Most informed proponents of Clean to Coal understand even the complete depopulation of Oregon would not result in a measurable change in global GHG emissions. However, they assert that Oregon’s first-in-the-nation leadership in GHG emissions is worth the certain impending cost and anti-business effects.
In his aforementioned article, Lomborg explains that “subsidizing inefficient renewables is expensive and doesn’t work. The International Energy Agency estimates that we get 0.4 percent of our energy from wind and photovoltaic solar right now, and even in optimistic scenarios the fraction will only rise to 2.2 percent by 2040. Over the next 25 years, we’ll spend about $2.5 trillion in subsidies and reduce global warming temperatures by less than 0.02°C.” According to the Oregon Department of Energy, solar renewables currently provide only 0.17 percent of Oregon’s electric generating capacity. This is despite the massive public subsidies given to so-called “green energy” companies by our state government over the last decade.
Lomborg further explains how countries are on the wrong track in their efforts to reduce GHG emissions. “Instead of trying to make fossil fuels so expensive that no one wants them – which will never work – we should make green energy so cheap everybody will shift to it,” he wrote.
At the Copenhagen Consensus on Climate, 27 of the world’s top climate economists and three Nobel Laureates agreed the smartest, long-term climate policy is to invest in green research and development to push down the price of renewable energy. The Global Apollo Program also recognizes that “this approach is less expensive and much more likely to succeed.”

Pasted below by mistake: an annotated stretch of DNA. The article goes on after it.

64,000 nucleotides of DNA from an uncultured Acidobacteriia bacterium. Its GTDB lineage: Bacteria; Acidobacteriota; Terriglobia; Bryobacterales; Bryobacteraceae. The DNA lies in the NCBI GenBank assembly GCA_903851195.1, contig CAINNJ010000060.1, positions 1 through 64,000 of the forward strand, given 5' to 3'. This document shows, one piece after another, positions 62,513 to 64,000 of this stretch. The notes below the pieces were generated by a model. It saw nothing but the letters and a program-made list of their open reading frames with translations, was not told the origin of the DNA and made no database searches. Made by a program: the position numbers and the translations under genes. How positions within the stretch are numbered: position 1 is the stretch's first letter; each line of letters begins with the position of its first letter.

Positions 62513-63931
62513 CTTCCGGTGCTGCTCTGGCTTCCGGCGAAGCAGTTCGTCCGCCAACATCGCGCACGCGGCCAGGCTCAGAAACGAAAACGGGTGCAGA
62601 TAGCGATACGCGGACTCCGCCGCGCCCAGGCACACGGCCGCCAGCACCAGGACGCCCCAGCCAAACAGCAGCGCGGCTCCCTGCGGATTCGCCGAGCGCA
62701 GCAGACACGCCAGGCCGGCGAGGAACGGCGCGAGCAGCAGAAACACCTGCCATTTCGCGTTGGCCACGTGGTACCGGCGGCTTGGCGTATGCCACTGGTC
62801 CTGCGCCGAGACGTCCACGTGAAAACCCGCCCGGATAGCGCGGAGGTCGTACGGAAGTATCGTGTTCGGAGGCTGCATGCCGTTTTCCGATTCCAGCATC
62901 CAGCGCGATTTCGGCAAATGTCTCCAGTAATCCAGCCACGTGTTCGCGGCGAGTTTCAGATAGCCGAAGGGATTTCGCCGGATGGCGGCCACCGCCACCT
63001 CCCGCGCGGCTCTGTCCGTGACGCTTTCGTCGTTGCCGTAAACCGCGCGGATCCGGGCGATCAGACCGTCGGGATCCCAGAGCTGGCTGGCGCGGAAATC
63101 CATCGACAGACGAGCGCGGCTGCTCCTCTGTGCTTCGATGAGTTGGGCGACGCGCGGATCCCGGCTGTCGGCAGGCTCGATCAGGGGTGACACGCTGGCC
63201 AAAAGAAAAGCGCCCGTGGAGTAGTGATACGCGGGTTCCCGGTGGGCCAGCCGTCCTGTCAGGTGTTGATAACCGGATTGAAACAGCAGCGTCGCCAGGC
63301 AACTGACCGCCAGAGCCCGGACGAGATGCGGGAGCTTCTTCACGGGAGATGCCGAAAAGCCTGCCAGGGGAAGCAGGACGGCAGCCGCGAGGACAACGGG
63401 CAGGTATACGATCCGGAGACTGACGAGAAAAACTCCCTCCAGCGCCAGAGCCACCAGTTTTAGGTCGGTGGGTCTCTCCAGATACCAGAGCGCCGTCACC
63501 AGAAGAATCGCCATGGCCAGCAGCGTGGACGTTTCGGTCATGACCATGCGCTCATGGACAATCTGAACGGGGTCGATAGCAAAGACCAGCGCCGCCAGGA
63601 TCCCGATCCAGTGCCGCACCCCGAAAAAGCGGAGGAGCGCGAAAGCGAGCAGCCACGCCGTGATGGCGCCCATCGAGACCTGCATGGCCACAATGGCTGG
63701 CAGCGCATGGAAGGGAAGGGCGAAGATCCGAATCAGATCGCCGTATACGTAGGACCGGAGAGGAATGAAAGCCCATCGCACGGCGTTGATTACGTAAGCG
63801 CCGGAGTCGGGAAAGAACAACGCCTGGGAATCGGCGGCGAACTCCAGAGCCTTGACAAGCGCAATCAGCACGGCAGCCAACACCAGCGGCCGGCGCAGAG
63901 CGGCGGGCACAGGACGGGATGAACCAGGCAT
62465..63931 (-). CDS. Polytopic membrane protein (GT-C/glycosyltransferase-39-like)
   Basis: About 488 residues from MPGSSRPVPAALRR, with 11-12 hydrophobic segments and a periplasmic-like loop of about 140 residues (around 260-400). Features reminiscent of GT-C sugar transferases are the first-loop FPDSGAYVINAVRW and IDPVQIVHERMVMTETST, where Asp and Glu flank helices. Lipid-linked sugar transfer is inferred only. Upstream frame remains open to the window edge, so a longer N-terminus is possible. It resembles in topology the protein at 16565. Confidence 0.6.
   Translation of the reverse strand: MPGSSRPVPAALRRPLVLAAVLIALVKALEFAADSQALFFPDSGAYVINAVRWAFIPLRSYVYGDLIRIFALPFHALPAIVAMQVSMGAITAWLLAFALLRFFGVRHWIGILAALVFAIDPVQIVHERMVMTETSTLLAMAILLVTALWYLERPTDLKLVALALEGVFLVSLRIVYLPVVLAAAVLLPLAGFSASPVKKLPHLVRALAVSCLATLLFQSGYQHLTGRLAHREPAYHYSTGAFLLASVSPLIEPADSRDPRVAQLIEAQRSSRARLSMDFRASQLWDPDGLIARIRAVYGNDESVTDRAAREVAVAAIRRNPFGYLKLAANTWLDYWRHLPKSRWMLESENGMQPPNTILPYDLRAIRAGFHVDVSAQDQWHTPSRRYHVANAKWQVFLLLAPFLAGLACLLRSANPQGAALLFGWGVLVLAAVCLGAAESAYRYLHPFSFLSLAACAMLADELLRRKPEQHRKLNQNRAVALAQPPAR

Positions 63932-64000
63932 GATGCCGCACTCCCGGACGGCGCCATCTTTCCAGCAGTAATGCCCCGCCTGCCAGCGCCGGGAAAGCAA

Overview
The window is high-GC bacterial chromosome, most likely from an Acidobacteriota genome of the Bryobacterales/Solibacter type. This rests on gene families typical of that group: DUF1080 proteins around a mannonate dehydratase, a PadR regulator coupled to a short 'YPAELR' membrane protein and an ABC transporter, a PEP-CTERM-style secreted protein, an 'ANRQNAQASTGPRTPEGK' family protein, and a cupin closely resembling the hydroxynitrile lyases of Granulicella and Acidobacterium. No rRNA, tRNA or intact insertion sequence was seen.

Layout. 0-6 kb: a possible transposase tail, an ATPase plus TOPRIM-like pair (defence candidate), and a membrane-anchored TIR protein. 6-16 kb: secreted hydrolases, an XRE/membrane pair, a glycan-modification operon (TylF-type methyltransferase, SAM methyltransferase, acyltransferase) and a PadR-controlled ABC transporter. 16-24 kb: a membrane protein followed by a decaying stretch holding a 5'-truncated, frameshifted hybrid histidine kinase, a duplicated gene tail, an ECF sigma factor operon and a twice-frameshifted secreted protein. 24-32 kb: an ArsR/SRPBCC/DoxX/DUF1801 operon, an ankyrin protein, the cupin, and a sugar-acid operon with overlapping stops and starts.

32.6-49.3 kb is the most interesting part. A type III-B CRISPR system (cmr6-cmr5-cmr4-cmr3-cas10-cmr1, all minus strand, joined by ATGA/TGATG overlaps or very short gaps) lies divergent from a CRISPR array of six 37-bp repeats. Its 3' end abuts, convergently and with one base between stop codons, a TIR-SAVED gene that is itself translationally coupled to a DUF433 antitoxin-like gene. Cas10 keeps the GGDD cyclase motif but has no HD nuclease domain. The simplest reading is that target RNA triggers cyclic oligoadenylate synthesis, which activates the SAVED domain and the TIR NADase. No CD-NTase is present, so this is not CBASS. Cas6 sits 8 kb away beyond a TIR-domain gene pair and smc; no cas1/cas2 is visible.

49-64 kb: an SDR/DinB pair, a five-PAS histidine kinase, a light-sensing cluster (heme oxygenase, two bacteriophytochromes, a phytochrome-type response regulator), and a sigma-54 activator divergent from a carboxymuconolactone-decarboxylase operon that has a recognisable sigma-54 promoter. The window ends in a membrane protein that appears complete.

Until those renewable energy sources become economically feasible, the continued shift to natural gas for generation of electricity and transportation fuels is our best bet to reduce GHG emissions. It is both abundant and cheap. Effective technologies for its use are already in place.
Most important, little or no government interference or subsidies will be required. The change will be market-driven because, in most situations, the change to natural gas will actually reduce the consumer cost of energy.
Our leaders will soon have to decide what kind of energy future they want for this state. Deliberately using the heavy hand of government to create artificial scarcity, where there is currently abundance, will result in further struggle for middle and lower-class Oregonians far into the future. Attempts to “transform the market” through regulation and subsidies have failed by most objective measures and have largely only served to divert limited public funds and resources away from critical areas like law enforcement and education.
In contrast, we already have the ability to reduce GHG emissions through voluntary means that will better serve consumers and businesses alike. Hopefully, common sense will prevail over ideology and enable us all to keep the lights on and our homes adequately heated. Because as history shows, having the government pick winners and losers ultimately creates more losers than winners, and will cost all of us dearly.
Senator Doug Whitsett is the Republican state senator representing Senate District 28 – Klamath Falls